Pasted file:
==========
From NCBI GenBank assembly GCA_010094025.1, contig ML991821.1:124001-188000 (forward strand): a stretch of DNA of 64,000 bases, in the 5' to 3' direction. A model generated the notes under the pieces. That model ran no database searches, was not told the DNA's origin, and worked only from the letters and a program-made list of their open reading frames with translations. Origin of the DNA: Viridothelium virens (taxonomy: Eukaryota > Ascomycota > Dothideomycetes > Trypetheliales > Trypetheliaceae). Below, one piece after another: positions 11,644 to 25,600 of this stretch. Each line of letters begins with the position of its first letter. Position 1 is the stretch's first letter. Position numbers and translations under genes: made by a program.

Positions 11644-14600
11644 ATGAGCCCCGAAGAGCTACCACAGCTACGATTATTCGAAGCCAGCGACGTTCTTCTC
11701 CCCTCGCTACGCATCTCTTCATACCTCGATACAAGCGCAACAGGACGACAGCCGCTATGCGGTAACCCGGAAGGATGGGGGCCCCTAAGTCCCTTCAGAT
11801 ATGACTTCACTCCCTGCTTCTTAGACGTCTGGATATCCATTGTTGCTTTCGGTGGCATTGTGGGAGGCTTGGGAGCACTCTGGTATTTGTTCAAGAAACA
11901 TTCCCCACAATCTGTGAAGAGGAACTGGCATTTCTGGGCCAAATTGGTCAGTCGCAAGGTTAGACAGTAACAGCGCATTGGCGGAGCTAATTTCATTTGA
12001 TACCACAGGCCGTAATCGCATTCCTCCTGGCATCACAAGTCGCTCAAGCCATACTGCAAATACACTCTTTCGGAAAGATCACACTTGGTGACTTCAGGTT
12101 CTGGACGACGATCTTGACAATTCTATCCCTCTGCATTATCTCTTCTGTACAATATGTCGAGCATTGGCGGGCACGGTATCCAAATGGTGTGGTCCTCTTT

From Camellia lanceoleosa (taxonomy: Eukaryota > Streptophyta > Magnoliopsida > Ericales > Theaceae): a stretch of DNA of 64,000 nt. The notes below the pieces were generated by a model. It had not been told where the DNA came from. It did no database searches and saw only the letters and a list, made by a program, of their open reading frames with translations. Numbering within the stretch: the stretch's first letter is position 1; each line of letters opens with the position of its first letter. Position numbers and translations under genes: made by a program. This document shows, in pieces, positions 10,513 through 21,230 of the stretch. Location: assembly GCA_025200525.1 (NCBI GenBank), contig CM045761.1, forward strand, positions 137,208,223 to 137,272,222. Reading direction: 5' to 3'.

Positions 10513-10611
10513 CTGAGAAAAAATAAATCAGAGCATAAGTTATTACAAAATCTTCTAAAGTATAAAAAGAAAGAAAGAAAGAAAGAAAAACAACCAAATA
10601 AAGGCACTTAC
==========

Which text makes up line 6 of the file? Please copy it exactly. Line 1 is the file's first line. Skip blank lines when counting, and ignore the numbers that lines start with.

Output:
11901 TTCCCCACAATCTGTGAAGAGGAACTGGCATTTCTGGGCCAAATTGGTCAGTCGCAAGGTTAGACAGTAACAGCGCATTGGCGGAGCTAATTTCATTTGA